At last year's ISH North America show in Boston, I noticed the buzz around three booths. These three booths equally intrigued me. The booths were promoting the latest technology in joining copper tubing.
Nibco and Viega were promoting press fittings. While press fittings are not new, what is new is the introduction of press fittings by Nibco. It had a major roll-out of its press fitting line, which includes fittings from 1/2 inch through 4 inches. At the same time, Viega was introducing its new line of press fittings.
The other booth with the buzz was the joint venture between Nibco and Victaulic, a new company called NVent. NVent will be producing push-fit fittings for copper tubing.
Of course, when I went by the Ridgid booth, it was heavily promoting its tool for joining press fittings. I especially liked the new smaller, less expensive tool for pressing fittings 1/2 inch through 1 1/4 inches.
The Nibco press fittings looked very similar to the Viega press fittings. The O-ring is located in the middle of the joint socket. It also has a similar EPDM O-ring for sealing the joint. Nibco plans to introduce its press fittings the end of the first quarter of this year. That means within the next month or two.
Of course, I asked about the tool. I knew the standard response was going to be that there are separate jaws for each manufacturer's fittings. The real question was, will the tool and jaws work on both fitting systems? Officially no, unofficially, well, you void the warranty if you don't use the correct jaws, so why even worry about the unofficial response?
The tool and jaws for the Nibco fittings will be manufactured by Ridge Tool Co. It also makes the tool and jaws for the Viega fittings. Each manufacturer will add a mark to the jaws that shows up on the fittings. This will indicate if the proper jaws are used.
Nibco will include a full line of ball valves for its press fitting system. It emphasized that the ball valves will have union connections on each end to facilitate repair or replacement.
The Viega booth introduced its new gas press fitting system, ball valves and leakage path fittings. The gas fittings have a different O-ring - yellow in color, plus a yellow mark for the inspector to identify that the correct fittings were installed.
The leakage path fitting was a new and interesting fitting for water and hydronic systems. If the press joint is not pressed (with the tool), the fitting will leak during testing. This new design was in response to some contractors that claimed the fittings were pushed together, and the hangers and O-rings did such a wonderful job that the fittings passed the water pressure test. However, after a period of time, or perhaps higher pressure, the fittings would blow apart and leak. The leakage path will immediately uncover an unpressed joint and avoid future problems for the contractor. The ball valves exhibited were standard-type ball valves with press-fitting ends. They ranged in size from 1/2 inch through 2 inches.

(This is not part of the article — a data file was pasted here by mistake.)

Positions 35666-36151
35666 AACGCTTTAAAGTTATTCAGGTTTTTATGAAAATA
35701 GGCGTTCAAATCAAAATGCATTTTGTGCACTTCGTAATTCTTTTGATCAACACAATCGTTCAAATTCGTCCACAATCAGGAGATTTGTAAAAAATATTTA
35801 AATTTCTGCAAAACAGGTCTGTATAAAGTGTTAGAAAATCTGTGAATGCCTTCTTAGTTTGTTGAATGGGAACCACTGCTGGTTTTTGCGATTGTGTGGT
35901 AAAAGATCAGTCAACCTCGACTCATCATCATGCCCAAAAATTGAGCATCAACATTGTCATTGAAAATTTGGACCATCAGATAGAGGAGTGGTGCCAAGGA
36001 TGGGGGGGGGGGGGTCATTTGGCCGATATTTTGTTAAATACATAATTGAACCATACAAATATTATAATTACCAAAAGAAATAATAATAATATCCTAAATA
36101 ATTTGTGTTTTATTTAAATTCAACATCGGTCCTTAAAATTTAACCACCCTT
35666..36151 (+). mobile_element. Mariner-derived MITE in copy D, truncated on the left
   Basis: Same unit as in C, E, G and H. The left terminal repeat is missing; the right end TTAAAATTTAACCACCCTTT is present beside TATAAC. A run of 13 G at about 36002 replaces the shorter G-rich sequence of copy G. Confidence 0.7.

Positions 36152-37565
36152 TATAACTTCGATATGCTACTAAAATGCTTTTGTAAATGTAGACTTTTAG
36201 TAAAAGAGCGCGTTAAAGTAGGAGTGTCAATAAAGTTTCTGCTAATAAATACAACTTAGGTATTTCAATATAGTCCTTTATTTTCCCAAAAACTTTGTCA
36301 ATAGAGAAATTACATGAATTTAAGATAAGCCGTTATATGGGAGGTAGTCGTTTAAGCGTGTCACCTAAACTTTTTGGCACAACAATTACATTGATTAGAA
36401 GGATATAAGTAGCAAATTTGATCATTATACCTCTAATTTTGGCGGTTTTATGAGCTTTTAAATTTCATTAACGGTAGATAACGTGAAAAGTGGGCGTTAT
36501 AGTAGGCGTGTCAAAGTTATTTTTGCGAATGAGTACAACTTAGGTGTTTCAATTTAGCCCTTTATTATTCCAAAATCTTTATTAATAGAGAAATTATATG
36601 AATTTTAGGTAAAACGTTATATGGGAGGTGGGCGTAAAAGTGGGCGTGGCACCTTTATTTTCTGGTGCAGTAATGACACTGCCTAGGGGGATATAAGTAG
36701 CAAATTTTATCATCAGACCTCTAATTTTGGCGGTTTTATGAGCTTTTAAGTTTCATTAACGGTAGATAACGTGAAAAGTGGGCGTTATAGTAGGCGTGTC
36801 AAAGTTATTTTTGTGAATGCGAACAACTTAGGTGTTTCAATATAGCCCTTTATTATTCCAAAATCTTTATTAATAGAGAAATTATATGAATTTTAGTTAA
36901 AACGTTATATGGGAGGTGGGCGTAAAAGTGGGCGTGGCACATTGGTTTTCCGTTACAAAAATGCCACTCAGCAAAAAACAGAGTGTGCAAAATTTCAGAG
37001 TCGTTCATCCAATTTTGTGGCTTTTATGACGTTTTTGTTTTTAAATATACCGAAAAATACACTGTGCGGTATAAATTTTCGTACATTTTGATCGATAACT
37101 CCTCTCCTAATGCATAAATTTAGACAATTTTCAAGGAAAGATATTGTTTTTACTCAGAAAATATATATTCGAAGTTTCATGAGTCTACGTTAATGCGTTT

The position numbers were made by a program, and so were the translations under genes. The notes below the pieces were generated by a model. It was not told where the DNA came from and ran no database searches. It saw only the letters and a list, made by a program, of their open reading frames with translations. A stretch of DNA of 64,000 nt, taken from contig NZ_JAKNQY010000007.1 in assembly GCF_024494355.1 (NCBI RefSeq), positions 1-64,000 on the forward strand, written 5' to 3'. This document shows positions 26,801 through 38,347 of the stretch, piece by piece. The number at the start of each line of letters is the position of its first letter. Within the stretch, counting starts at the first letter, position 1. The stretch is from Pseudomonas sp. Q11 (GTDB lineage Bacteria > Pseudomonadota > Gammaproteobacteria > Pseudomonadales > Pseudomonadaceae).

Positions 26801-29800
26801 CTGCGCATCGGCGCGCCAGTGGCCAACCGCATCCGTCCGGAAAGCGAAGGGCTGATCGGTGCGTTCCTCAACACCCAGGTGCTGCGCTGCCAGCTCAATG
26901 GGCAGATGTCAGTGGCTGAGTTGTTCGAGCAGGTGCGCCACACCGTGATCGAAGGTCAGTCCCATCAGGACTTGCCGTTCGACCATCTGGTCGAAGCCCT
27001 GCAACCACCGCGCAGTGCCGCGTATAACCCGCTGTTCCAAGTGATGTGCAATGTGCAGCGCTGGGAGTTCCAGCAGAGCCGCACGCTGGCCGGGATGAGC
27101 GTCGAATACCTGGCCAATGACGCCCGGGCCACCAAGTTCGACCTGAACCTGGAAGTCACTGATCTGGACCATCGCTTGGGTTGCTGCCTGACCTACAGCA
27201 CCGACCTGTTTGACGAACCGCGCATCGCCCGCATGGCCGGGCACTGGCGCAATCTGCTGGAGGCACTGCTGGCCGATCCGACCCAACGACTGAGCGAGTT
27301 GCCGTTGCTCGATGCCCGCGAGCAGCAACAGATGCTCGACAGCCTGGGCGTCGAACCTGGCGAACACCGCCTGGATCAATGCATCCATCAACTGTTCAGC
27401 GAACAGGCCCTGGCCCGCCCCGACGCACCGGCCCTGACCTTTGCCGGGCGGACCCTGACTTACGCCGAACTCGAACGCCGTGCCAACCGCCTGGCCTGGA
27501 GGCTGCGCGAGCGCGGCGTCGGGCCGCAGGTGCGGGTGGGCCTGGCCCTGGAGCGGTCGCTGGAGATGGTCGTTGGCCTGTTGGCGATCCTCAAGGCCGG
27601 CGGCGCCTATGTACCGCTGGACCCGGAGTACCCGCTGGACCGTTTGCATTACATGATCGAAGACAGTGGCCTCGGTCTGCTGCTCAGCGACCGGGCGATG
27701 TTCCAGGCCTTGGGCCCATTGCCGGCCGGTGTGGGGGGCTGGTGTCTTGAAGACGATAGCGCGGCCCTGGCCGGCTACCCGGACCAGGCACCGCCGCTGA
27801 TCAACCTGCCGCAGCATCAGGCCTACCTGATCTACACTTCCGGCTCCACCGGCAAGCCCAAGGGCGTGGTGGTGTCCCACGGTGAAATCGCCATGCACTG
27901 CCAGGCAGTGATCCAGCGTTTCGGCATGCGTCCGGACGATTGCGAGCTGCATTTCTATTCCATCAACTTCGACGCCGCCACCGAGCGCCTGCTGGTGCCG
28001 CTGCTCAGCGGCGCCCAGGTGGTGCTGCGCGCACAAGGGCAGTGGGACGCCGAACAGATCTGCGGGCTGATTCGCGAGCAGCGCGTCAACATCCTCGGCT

You DecideThe NVent fitting system takes on a different approach. Rather than requiring a tool, the push-fit fitting simply requires you to push the fittings together.
The first thing I noticed about the push-fit fittings was that they were the same wall thickness as wrought-solder fittings. Press fittings have a much heavier wall. As it turns out, the fittings are standard wrought fittings that are finished off with an enlarged end. The enlarged end accommodates a gasket and stainless-steel grabber ring.
Two of the major concerns with the push-fit fittings are the proper end preparation and the insertion depth. NVent requires the outside end of the pipe to be chamfered with a tool they supply. The beauty of the tool is that it marks the tubing at the specific distance that it must be inserted into the fitting.
If you don't chamfer the tubing, you risk damaging the gasket. Since the gasket is making the seal, you don't want to damage the surface. If you fail to fully insert the tubing, the joint could eventually leak. Hence, the marking clearly identifies the distance you have to push the tubing into the fitting.
Once the fitting is pushed onto the tubing, it will not come off. Like press fittings, you cannot remove and reuse the fittings.
I did notice that it took some oomph to push the tubing into the fitting. Once joined, the fitting can rotate; however, it is not that easy to rotate. You need to put a little muscle into rotating the tubing in the fitting. Of course, on longer lengths of tubing, the torque will allow the fitting to rotate more easily. Hence, you need to properly support the tubing as required by code to prevent inadvertent movement of the tubing after installation.
The push-fit is only being introduced in smaller diameters - 1/2 inch through 2 inches. These fittings also will reach the market the end of the first quarter of this year.
Many have asked me if I think push-fit copper fittings will catch on. I don't know; that is up to you. Some push-fit fittings for other piping materials are used on a regular basis. Others never caught on with the plumbing industry. I would encourage all of you to investigate both push-fit and press-fit, if you have not already done so.
The introduction of these new copper-joining methods has validated that the industry is going in a new direction for joining copper tubing. The future is not with soldered fittings; it is with these faster, more efficient joining methods.
I don't think soldering will ever disappear from the plumbing profession. But, it may go the way of lead and oakum joints for cast-iron.
The key will always be the cost of installation. These new fittings are more expensive than solder fittings, but the labor savings more than makes up for the cost of the fittings.
Who knows, in 10 years, your torches may be sitting alongside the lead pot in your shop. I wouldn't be surprised.